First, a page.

I’ve always had a soft spot for the tough sections of Torah, and Parshat Re’eh does not disappoint. I need look no farther than Deuteronomy 13: 2-19: What do you do if you come upon a false prophet? Answer: Get rid of ‘em!
Some context: Moses is talking to Israelites who either saw, or are the children of those who saw, the Revelation at Sinai. These were the children who grew up on stories of slavery and freedom from parents who were there. These Jews had no excuse not to believe the truth about God. And yet snake oil salesmen somehow infiltrated the people. Or worse, our own folks — people who should know better — turned into charlatans, mountebanks, those who might offer the quick fix of the seductive ease of idolatry.
I’m not surprised. Monotheism is hard. Believing in one God is very challenging. Idolatry offers a visual conduit, some icon or idol I can place in a cute little shrine in my house as a reminder. Call me a heretic, but idolatry is much easier. And that’s why these false prophets arise. Maybe they believe it. Maybe. Or maybe they can make a quick buck with their idol store in the marketplace. Or maybe they just want followers in order to amass power. They pull this off because they know many people can’t handle the complexity and sophistication of an invisible God.
Clearly, the parsha tells us, the lies these false prophets feed us can spread like a virus. Their nonsense is a lie, but is a seductive lie that can easily infect other family members, the folks next door, the whole town if we don’t stop and check the spread. If it spreads, if enough people follow the false prophets, the Israelites will turn into just another small idol worshipping tribe destined to fade from history, never to be heard from again.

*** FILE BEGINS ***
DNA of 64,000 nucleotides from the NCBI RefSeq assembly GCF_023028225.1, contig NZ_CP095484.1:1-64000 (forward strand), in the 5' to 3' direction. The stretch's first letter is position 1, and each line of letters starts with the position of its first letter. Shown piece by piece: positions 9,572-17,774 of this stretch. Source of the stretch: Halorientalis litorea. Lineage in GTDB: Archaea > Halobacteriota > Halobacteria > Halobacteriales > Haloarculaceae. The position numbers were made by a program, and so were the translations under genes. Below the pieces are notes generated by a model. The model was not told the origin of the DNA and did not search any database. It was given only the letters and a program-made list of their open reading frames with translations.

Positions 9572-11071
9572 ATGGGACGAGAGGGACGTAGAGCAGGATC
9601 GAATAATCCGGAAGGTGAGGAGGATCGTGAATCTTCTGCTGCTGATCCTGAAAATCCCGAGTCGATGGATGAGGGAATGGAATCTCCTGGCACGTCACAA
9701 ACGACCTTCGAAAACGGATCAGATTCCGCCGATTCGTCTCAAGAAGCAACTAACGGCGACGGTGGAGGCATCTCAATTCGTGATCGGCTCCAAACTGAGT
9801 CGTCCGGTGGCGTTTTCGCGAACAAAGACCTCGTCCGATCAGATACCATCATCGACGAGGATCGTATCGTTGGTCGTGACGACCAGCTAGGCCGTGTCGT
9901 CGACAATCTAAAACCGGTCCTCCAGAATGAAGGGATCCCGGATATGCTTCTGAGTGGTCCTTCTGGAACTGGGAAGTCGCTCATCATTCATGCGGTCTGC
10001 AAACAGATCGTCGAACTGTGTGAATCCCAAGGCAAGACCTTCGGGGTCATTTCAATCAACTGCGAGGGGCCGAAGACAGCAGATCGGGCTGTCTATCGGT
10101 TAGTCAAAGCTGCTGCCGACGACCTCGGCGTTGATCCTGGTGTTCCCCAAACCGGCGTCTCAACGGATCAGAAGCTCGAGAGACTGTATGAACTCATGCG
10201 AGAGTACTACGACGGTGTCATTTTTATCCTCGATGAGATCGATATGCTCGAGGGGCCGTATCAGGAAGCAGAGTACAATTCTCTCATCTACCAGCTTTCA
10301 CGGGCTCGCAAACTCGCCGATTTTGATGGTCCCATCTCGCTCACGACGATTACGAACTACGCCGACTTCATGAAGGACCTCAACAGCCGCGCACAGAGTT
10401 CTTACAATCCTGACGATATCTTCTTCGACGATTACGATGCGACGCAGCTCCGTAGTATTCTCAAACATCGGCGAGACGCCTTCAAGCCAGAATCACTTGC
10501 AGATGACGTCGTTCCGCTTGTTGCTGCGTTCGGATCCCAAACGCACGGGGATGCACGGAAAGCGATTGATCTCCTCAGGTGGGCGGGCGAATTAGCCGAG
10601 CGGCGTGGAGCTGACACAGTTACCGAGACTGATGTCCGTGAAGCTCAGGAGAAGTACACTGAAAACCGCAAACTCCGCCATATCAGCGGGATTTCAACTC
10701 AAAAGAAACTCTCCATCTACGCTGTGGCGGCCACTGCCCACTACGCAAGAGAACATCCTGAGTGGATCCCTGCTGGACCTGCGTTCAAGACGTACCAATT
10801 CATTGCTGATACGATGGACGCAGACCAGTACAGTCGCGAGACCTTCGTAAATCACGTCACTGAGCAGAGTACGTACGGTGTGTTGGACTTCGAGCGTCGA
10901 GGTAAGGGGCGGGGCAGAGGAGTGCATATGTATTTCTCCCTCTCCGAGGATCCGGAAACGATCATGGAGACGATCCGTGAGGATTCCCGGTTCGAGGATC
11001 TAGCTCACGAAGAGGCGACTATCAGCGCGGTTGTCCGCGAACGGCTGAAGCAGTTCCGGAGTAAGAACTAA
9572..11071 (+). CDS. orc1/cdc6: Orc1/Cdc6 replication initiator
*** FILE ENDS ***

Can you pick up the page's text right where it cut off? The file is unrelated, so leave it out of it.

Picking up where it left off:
And that is why, in very graphic terms, the parsha instructs that these peddlers of lies must be removed. No, not removed — killed, eradicated. And if a whole town bought into it? Destroy the whole town, all of it, even the cattle. Get rid of disinformation completely because it is a clear and present danger to the future of the Jewish people and imperils our goal to follow God in order to make the world a better place and make ourselves better people.
To be clear, I am not advocating killing any modern day snake oil salesmen. I am happy to leave that level of comeuppance to antiquity. But I do believe we can and should do more to stop modern day quackery, to do our very best to eradicate that which leads us astray, away from that which is true and good.
That which makes society better is good. That which sows doubt in order to enrich others, that which threatens to keep us from making the world a better place needs to be dealt with firmly. Not that we shouldn’t keep an open mind. We should. In Deuteronomy 13:15 we are instructed to investigate and interrogate thoroughly. Maybe they aren’t false prophets. Maybe they have an important point of view. Fair enough. Let’s check it out. But after inquiry, if it turns out that indeed the prophets are false, the disinformation is in fact disinformation … well, we know what to do to save our society. PJC
Rabbi Larry Freedman is the director of the Joint Jewish Education Program. This column is a service of the Greater Pittsburgh Rabbinic Association.